back to article Can't decide how to vote? will tell you

As New Labour prepares itself for electoral meltdown in the Crewe and Nantwich by-election, here's a site that might, as Peter Snow would have put it, be "just a bit of fun". For all serious observers of the body politic, the main "Public Whip" site performs a useful service. It documents how individual MPs vote, together with …


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  1. Alex

    surely if they could just...

    ..profile my internet connection they could just harvest my vote phorme?

    then neighborhoods could watch pretty little graphs showing the political leanings of each block, hey!

    BLOCK WAR!!!

  2. Scott Silver badge

    Use it as a tool!

    I ran it and it seemed to identify my leanings as well. I would think of something like this as a useful tool but I would see a problem as if it caught on, people would just vote exactly as it "told" them to. If that became the case, it is not a good thing.

    That said, it is about as useful as having an open and unbiased press (if only), and a lot more democratic than people voting in a particular way because that is what they have always done because they see themselves as in a particular part of society.

    It would not be so good if I voted for the people I like and the BNP or National Front may get in. I would like one that would show me the best way to keep the ones I dislike the most out...

  3. Anonymous Coward
    Anonymous Coward

    Anyone but Gordon

    The old adage that "Politicians are like nappies, both should be changed regularly for the same reason." has been borne out by this and the last government. After too long in power they think they can do anything and bugger the voters.

    It doesn't matter who we get next, what matters is they don't last as long as this lot or the last lot did.

  4. Shabble

    March of the Liberals...

    No suprise, but it turns out I'm clearly a Liberal Democrat (though I often vote SNP as I live in Scotland).

    Worryingly, though, the site suggests that I'm actually closer to being Tory than New Labour! Mind you, I have been thinking for a while now that New Labour has combined the worst policies of Thatcher (universal privatisation, competition where it is unwelcome, lack of proper industry regulation, imperialistic military philosophy, tax regime that favours the rich etc) with the most opressive aspects of Socialism (Big Brother invasion of privacy, micromanagement of society, numerous unecessary laws and rules etc) and also adding in an (un)healthy dollop of anti-secularism and anti-science.

    Maybe Cameron wouldn't be, as many New Labour voting Blair apologists claim, "just as bad as Blair" (I need a shower - I feel dirty just thinking about voting Tory).

  5. Edward
    Thumb Down

    Too crude

    This tool will always be biased towards the parties least likely to get into power, because they'll tend towards popular opinion -- no matter how unworkable. And with no subtlety in the weighting of response to issues, it ignores the massive single issues that cause people to keep a party out of power at all costs.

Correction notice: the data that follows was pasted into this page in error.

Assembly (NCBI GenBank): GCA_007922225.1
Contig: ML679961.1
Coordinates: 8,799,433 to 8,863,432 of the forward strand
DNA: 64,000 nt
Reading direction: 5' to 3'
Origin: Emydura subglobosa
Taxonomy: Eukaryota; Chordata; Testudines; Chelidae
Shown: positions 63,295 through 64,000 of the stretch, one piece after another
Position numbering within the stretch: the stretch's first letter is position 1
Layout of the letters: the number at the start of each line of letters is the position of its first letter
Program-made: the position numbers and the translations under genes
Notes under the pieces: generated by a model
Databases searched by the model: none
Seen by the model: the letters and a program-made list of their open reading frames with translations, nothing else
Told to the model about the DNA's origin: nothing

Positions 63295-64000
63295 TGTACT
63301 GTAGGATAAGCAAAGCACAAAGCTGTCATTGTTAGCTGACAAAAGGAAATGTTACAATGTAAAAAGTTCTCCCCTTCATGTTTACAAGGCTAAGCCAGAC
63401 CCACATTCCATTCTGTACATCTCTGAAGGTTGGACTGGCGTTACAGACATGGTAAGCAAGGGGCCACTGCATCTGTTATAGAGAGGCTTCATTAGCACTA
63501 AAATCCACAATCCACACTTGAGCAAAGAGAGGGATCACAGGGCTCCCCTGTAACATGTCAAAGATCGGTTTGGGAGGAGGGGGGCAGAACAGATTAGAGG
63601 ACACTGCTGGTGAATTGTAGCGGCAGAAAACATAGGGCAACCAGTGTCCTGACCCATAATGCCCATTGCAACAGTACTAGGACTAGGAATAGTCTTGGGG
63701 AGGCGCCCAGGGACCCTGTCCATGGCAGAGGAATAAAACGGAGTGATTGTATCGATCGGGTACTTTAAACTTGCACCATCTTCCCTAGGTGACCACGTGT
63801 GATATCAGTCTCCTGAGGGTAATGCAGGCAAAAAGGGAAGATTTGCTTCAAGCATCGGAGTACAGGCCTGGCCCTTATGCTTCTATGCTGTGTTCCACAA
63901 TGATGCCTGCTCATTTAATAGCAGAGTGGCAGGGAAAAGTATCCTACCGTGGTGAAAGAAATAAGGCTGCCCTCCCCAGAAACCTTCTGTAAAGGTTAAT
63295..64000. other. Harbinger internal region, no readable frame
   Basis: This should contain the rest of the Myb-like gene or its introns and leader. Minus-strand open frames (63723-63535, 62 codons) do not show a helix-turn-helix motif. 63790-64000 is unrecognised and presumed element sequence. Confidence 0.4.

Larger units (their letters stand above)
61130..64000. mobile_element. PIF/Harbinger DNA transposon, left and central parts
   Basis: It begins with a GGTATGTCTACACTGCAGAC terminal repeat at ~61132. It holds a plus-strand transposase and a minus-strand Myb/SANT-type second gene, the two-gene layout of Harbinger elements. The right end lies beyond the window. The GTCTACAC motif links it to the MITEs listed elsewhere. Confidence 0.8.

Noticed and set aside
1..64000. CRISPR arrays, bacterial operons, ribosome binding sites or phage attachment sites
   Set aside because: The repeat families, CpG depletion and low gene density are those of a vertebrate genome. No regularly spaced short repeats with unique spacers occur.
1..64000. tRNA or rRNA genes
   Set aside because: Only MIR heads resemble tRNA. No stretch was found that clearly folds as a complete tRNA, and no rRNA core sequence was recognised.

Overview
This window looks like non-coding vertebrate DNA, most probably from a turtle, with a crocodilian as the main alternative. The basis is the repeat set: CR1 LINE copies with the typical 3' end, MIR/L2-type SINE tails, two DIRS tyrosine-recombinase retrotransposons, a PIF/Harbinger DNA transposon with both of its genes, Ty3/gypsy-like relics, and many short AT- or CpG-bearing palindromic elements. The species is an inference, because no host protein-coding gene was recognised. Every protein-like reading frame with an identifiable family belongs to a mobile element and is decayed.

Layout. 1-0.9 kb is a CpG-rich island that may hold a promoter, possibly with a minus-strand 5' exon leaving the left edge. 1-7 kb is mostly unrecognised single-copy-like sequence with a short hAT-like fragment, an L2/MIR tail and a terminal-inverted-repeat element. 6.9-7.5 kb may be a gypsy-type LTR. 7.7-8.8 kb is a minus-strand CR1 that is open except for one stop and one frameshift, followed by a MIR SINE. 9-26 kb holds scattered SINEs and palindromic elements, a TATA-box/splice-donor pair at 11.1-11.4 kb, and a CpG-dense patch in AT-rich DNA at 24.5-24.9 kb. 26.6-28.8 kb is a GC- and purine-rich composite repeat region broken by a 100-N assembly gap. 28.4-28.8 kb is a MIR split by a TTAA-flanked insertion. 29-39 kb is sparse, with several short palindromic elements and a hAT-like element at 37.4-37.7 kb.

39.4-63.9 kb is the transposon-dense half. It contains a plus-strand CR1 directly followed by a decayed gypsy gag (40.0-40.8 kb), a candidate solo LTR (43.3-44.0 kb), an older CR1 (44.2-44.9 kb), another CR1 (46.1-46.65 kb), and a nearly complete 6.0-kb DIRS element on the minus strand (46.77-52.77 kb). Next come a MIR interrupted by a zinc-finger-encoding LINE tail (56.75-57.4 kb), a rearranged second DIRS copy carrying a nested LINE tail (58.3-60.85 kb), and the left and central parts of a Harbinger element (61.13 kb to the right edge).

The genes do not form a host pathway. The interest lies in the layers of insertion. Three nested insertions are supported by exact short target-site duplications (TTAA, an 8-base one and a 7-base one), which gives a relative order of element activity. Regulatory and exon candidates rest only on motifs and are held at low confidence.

I'd like to see this exercise done by an experienced Internet polling organisation, like YouGov.

  6. Anonymous Coward
    Anonymous Coward

    rise of the centre

    I'm quite looking forward to the near future when, finally completely disenchanted, and led by the rise of a new political youth, the entire country rises and finally does the only sensible thing and votes with the middle ground and the lib dems.

  7. Peter W


    but misses out on a huge swathe of issues that matter. NHS services for instance? Schools and education? Taxes?

    Without more depth it's pretty useless - although it did tell me (not a surprise) that currently I'm more in tune with the lib dems than the other major parties.

  8. Jon

    Intersting idea

    Interesting idea, and I actually really like the concept.

    Though I think the topics could have covered more topics, but the principle is a good one

  9. Steve

    @rise of the centre

    You think the centre is represented by the libdems? :)

    These days NuLab and the Cameroons are so desperate to be all things to all people that they're the only parties fighting over the centre. Lib Dems are drifting leftwards. Maybe one day we'll get back to parties who define policies based on their beliefs, and work to persuade voters to support them, instead of parties that change their policies daily depending on what the latest poll suggests 'the centre' wants :( If they stopped treating votecounts like the price of a share in Britain PLC we'd all be better off.

  10. Anonymous Coward


    Most of them are unelectable. The party is irrelevant, most of the younger 'professional' politicians have the same views and ideas regardless of the party they belong to. They even socialise with each other.

    So it makes no real difference if it's Labour, Tory or Lib Dem as the outcome will be the same. You may get comfort from their published ideals matching your own but their actual ideals probably won't align. Unless you're the same kind of scum as they are!

    As for Lib Dems and 'middle ground', you might think that but my experience was always that the Lib Dems included the people who didn't fit the other parties. So their individual views on particular issues tended to be to the extreme ends of those represented by the other parties. It was only as a group they averaged towards the centre.

    Oh, and 'Public Whip'. Interesting idea. But if you need this to tell you which way the parties lean you obviously aren't paying much attention!

  11. Jay Zelos

    Popular Opinion

    "it ignores the massive single issues that cause people to keep a party out of power at all costs."